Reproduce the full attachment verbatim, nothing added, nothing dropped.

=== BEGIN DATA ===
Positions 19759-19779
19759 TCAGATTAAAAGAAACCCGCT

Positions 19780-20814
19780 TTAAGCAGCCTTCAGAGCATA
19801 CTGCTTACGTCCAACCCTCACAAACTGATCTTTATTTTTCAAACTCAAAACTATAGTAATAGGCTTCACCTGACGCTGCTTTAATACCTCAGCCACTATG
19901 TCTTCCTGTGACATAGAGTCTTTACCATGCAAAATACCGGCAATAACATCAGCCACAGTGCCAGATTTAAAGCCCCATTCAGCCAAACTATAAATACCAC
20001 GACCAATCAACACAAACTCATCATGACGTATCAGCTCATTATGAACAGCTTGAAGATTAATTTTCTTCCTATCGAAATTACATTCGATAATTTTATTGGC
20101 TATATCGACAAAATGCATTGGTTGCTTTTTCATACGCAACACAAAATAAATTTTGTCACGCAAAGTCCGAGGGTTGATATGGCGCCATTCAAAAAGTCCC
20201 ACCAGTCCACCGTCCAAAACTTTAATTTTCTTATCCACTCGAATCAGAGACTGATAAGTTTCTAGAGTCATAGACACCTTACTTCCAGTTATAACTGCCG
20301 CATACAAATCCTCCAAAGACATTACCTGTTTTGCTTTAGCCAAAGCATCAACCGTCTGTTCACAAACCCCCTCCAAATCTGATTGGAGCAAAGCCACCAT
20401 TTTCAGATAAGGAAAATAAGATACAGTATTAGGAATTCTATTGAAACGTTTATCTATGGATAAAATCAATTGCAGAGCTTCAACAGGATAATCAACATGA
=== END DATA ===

Positions 19759-19779
19759 TCAGATTAAAAGAAACCCGCT

Positions 19780-20814
19780 TTAAGCAGCCTTCAGAGCATA
19801 CTGCTTACGTCCAACCCTCACAAACTGATCTTTATTTTTCAAACTCAAAACTATAGTAATAGGCTTCACCTGACGCTGCTTTAATACCTCAGCCACTATG
19901 TCTTCCTGTGACATAGAGTCTTTACCATGCAAAATACCGGCAATAACATCAGCCACAGTGCCAGATTTAAAGCCCCATTCAGCCAAACTATAAATACCAC
20001 GACCAATCAACACAAACTCATCATGACGTATCAGCTCATTATGAACAGCTTGAAGATTAATTTTCTTCCTATCGAAATTACATTCGATAATTTTATTGGC
20101 TATATCGACAAAATGCATTGGTTGCTTTTTCATACGCAACACAAAATAAATTTTGTCACGCAAAGTCCGAGGGTTGATATGGCGCCATTCAAAAAGTCCC
20201 ACCAGTCCACCGTCCAAAACTTTAATTTTCTTATCCACTCGAATCAGAGACTGATAAGTTTCTAGAGTCATAGACACCTTACTTCCAGTTATAACTGCCG
20301 CATACAAATCCTCCAAAGACATTACCTGTTTTGCTTTAGCCAAAGCATCAACCGTCTGTTCACAAACCCCCTCCAAATCTGATTGGAGCAAAGCCACCAT
20401 TTTCAGATAAGGAAAATAAGATACAGTATTAGGAATTCTATTGAAACGTTTATCTATGGATAAAATCAATTGCAGAGCTTCAACAGGATAATCAACATGA